Arrow-right Camera
Log in/Register Go to e-Edition Sign up for newsletters Customer service
Subscribe now
Food
A&E >  Cooking

‘A Fine Line:’ Successful women in culinary industry find common ground in their struggles

UPDATED: Sun., July 14, 2019, 7:59 a.m.

Filmmaker Joanna James stands in front of the Bing Crosby Theater in Spokane, Washington Saturday, July 13, 2019 where her film, “A Fine Line” was shown. (Jesse Tinsley / The Spokesman-Review)
Filmmaker Joanna James stands in front of the Bing Crosby Theater in Spokane, Washington Saturday, July 13, 2019 where her film, “A Fine Line” was shown. (Jesse Tinsley / The Spokesman-Review)

A common thread among an entrepreneur, filmmaker and head chef, who all were in Spokane on Saturday, is that they made their struggles worth it when the odds seemed stacked against them.

Joanna James, Mareya Ibrahim and Anita Lo spoke before an audience at the Bing Crosby Theater on Saturday after a screening of “A Fine Line,” an award-winning documentary about women in the food industry directed by James.

The event was part of The Spokesman-Review’s Northwest Passages Book Club, and Spokane entrepreneur Deborah Di Bernardo of Roast Coffee House and First Avenue Coffee also took part in the discussion.

James’ film features her mother Valerie James’ story as a restaurant owner who fought creditors and bankers to start her own business that took off and brought her major success.

The documentary also features numerous female head chefs who struggled with working their way to the top.

“We wanted to spotlight them and say to these everyday heroes: Look what you did,” James said.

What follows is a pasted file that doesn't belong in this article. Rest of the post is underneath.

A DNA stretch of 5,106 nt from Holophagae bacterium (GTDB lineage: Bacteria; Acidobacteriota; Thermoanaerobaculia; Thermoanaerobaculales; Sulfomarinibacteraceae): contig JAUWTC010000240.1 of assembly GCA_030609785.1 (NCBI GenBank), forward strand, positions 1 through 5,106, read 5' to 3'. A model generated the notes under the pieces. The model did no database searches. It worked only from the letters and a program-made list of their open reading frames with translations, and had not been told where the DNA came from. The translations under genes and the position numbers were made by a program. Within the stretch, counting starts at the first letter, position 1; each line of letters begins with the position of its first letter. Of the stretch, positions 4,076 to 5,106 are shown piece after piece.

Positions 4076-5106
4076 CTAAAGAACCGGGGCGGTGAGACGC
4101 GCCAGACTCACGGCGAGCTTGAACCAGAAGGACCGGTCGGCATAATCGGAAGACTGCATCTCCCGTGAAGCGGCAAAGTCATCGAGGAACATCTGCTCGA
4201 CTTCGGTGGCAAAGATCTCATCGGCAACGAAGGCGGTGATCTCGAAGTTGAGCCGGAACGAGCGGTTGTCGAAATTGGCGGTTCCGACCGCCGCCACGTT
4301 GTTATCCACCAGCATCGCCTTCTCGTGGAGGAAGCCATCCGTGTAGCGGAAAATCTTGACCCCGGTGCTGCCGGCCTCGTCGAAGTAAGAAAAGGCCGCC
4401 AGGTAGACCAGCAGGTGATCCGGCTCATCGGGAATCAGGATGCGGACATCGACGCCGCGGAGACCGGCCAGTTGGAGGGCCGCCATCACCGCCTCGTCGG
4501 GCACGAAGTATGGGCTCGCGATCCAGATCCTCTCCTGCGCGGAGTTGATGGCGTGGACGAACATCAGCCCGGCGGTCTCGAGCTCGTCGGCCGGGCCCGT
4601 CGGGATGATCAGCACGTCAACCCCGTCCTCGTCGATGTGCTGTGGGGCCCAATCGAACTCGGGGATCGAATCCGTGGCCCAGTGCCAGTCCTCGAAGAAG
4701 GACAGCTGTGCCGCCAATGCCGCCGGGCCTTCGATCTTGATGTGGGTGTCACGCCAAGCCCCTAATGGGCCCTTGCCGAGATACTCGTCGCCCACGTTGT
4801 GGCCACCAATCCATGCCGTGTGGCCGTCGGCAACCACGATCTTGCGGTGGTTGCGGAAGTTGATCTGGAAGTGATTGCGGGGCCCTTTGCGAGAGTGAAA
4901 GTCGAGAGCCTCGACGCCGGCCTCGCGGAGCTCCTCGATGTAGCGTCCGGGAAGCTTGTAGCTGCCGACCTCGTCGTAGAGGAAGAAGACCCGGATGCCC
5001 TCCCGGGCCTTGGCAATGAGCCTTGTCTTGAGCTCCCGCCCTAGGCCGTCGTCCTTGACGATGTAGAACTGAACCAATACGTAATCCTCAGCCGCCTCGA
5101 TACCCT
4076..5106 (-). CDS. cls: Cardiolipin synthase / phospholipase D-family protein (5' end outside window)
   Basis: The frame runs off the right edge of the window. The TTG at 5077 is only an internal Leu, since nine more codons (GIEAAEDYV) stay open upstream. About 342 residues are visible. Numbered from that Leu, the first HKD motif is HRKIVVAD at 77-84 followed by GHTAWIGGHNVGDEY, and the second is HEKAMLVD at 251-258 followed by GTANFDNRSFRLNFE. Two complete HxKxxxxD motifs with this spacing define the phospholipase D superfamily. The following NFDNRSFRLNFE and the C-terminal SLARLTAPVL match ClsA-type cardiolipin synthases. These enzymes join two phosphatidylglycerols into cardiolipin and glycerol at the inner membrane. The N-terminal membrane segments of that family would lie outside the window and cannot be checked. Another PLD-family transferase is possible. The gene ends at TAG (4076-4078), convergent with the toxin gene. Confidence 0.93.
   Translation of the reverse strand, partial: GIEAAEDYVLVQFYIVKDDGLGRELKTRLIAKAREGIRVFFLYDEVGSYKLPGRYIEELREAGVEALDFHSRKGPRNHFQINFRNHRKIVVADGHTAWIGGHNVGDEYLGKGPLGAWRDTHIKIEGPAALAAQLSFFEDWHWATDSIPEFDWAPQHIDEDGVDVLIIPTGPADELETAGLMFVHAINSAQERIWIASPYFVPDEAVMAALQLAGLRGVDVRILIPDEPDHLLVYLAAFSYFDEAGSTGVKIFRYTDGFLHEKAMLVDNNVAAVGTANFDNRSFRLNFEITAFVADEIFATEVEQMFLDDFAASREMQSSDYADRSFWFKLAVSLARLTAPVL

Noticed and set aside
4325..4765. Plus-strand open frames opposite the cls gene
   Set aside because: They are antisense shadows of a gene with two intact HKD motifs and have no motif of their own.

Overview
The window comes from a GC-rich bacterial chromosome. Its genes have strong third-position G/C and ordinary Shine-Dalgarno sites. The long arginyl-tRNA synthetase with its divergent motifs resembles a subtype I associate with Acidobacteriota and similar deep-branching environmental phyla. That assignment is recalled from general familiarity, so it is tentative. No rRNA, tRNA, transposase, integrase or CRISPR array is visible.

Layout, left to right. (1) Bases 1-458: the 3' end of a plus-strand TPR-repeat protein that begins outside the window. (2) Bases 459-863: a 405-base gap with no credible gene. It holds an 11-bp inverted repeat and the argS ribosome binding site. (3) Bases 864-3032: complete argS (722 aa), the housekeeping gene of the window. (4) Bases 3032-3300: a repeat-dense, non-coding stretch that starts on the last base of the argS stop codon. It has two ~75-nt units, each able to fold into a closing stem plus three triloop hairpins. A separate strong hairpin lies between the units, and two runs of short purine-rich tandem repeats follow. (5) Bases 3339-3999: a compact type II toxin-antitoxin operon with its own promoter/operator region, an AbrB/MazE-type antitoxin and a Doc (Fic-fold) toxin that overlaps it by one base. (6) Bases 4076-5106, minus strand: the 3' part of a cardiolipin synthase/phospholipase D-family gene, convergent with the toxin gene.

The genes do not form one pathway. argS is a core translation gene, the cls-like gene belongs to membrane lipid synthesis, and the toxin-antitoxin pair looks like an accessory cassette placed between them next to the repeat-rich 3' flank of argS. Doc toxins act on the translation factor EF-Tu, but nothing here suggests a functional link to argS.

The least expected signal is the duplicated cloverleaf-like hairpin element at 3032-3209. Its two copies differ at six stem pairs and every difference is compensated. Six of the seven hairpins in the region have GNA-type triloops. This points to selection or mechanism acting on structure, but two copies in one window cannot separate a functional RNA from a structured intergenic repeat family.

Since showcasing her film, one of James’ greatest joys has been seeing other women like the ones in the movie.

“That’s the best part about going around the country, is hearing from women who paid off their first credit card to get their own restaurant started,” she said.

Ibrahim, a TV chef, author, entrepreneur and inventor, said the struggle that ambitious women face, like in the movie, is one of the reasons she decided not to start her own restaurant.

However, Ibrahim found that as an entrepreneur, the challenge to find success is just as hard as a chef.

“This is pervasive across every industry,” she said. “No matter what.”

Ibrahim recently released her newest book, “Eat Like You Give a Fork: The Real Dish on Eating To Thrive.”

Lo, a Michelin-star chef and “Iron Chef America” champion, compared her story to James’ mother’s and said she was luckier in starting her first restaurant, Annisa, in New York.

Lo was the first woman to be a head chef for a state dinner at the White House, and it was for the Obama administration. She recently released her cookbook “Solo: A Modern Cookbook for a Party of One.”

Ibrahim said the film gives credit to the women fighting to earn respect.

“I have so much respect for this film and what it does to show that the struggle is whatever you make it,” she said.

Subscribe to the Spokane7 email newsletter

Get the day’s top entertainment headlines delivered to your inbox every morning.

You have been successfully subscribed!
There was a problem subscribing you to the newsletter. Double check your email and try again, or email webteam@spokesman.com